Danielle Thai is an official CAPA blogger for spring 2017, sharing her story in weekly posts on CAPA World. A resource economics major at the University of Massachusetts Amherst, she is studying abroad in Shanghai this semester.
In this week's post, Danielle visits a Buddhist and Confucian temples, and practices some different customs.
Let me ask you this. What is one of the first things that come to mind [other than the Great Wall] when I say, “Asian” or “China”? Just for a moment; let the image or word form in your head. You might not be saying it at first but you are probably imagining some kind of Asian place of worship – a temple possibly. Temples are seen as places of worship just like a church is for Christians or Catholics or a synagogue for Jews. Religion plays a significant impact on cultures and societal relationships. People generally have a set of beliefs or guideless they follow in their life and some of the ideas are rooted from their religion. If some peoples’ ideals do not match then tension arises and conflicts occur. That is one of the many reasons why religion can be a tricky subject to discuss.
In many areas in China, temples are eye-catching and iconic that it becomes tourist attractions. Asia is one of the few continents where temples make it on the list of places to visit and see in each region. A majority of worship places, people generally do not pay for entry instead they are asked for donations. To gain access to some of the temples here, there is an admission fee. For some people it may not seem worth it but it is such a different experience that it is worth the price.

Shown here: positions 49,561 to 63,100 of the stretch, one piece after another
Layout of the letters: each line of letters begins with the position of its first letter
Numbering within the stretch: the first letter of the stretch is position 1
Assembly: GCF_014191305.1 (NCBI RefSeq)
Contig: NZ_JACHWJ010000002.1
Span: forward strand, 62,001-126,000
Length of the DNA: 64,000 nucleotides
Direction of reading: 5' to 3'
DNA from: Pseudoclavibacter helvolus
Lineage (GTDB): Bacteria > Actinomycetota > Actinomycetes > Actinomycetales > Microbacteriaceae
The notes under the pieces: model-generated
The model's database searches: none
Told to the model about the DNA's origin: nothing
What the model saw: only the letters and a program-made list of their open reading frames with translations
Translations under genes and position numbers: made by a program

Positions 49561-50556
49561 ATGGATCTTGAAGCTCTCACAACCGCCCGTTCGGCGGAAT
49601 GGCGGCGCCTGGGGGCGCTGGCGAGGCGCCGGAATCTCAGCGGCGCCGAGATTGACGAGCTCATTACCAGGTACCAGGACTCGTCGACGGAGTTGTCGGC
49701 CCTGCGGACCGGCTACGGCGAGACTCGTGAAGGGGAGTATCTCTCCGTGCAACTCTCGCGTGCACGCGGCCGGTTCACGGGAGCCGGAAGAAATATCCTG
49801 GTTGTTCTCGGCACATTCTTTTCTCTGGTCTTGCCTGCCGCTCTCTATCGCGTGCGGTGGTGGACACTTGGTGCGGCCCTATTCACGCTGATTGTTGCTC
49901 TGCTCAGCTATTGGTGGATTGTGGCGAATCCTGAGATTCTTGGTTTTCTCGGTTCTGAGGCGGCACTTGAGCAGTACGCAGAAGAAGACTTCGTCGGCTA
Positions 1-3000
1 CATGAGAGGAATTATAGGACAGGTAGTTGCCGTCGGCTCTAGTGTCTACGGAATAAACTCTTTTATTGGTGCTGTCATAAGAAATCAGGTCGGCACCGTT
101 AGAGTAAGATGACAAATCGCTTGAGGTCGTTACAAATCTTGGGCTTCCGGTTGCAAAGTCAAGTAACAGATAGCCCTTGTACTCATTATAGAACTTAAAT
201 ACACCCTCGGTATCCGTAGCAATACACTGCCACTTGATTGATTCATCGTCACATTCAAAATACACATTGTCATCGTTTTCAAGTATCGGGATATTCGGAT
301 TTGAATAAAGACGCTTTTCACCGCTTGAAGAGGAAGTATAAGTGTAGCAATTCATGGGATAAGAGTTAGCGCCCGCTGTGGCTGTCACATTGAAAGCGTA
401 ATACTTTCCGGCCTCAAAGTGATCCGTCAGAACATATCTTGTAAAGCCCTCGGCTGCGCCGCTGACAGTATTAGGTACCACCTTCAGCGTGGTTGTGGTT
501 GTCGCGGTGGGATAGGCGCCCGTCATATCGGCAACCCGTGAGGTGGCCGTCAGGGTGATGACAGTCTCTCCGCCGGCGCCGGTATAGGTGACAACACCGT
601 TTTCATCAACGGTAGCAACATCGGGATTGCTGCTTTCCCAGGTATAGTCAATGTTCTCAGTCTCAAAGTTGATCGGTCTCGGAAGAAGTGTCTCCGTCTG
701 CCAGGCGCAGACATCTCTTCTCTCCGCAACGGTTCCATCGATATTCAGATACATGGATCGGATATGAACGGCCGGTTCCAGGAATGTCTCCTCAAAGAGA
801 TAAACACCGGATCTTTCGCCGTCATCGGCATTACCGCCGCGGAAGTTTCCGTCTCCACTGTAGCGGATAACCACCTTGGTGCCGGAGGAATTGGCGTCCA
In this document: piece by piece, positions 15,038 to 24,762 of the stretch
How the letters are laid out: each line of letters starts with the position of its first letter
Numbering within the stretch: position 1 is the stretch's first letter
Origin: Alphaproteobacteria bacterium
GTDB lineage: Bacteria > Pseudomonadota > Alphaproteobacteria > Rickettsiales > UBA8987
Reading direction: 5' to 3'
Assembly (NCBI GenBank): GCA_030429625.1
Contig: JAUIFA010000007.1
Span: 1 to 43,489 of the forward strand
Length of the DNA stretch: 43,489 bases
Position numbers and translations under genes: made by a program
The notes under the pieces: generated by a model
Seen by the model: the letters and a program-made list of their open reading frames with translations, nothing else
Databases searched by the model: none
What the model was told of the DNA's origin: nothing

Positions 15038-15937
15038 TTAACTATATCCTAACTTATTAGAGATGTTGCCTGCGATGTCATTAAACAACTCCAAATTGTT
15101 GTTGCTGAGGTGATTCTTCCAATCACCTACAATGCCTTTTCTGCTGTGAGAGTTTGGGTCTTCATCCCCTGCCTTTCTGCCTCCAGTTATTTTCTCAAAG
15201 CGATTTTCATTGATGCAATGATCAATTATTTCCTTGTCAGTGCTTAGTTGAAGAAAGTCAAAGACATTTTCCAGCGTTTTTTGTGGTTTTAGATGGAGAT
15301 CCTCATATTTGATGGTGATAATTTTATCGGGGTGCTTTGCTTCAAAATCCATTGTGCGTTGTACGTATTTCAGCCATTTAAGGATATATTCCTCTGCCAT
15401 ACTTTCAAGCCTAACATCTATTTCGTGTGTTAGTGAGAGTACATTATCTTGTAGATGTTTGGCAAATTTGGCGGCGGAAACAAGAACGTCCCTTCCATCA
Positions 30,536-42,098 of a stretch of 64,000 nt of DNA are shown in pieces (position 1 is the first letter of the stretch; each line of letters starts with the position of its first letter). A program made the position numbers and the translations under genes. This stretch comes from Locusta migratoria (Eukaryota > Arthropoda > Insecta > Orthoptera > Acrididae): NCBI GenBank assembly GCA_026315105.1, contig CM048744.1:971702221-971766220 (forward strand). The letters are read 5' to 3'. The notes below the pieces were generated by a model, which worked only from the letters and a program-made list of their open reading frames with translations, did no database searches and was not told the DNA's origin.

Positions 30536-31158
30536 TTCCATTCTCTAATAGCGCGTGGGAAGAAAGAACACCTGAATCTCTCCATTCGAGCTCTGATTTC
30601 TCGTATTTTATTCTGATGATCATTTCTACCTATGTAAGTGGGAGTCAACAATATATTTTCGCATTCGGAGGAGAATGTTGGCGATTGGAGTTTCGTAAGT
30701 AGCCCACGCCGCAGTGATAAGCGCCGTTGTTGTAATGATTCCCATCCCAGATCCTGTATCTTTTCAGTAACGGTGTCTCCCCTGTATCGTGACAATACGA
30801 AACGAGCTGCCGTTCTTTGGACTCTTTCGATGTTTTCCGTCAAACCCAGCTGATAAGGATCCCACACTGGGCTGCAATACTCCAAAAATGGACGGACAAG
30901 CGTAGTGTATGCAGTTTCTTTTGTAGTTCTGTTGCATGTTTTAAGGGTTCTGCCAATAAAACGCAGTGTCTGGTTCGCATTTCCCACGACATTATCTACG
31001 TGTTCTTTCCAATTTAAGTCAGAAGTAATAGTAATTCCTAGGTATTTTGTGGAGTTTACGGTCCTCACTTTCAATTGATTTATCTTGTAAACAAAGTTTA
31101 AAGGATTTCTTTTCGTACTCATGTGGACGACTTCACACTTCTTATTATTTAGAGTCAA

In one day my friends and I visited two temples in Shanghai. Temples from the United States differ from the ones in China. The ones I have visited in the States are typically building that have been renovated into a temple. They tended to be basic and had very little in the space in terms of decorations and statues. The temple consists of one building in the States while the ones in China consists of many elaborate buildings, courtyards, moments, statues, and activities. The temples were busy and there was so much going on that it made it easy to blend in and observe the practice.
Another difference is in China, people pray on their own time and whenever they would like. On the other hand, in the States prayers tend to be altogether conducted by a monk. We visited the Longhua Temple (Buddhist) and the City of God Temple (Confucian). Out of the two my favorite was the Longhua Temple. Both temples were swarmed with people and they were both specular. At the Longhua Temple my friend and I bought incense and followed what everyone was doing. We had no idea what we were doing. We lit our incense with candles in the middle of the courtyard. Then we proceeded to watch what everyone was doing. They bowed in each direct (north, east, south, west) so we did the same.
When visiting a religious place of worship that differ from your own, it is best to keep an open mind and be accepting of the religion to really understand and experience all that you can while you are there. Try to be a part of the activities and you will not only feel a connection with the place but the people.
Until next time,
Danielle's journey continues every Tuesday so stay tuned!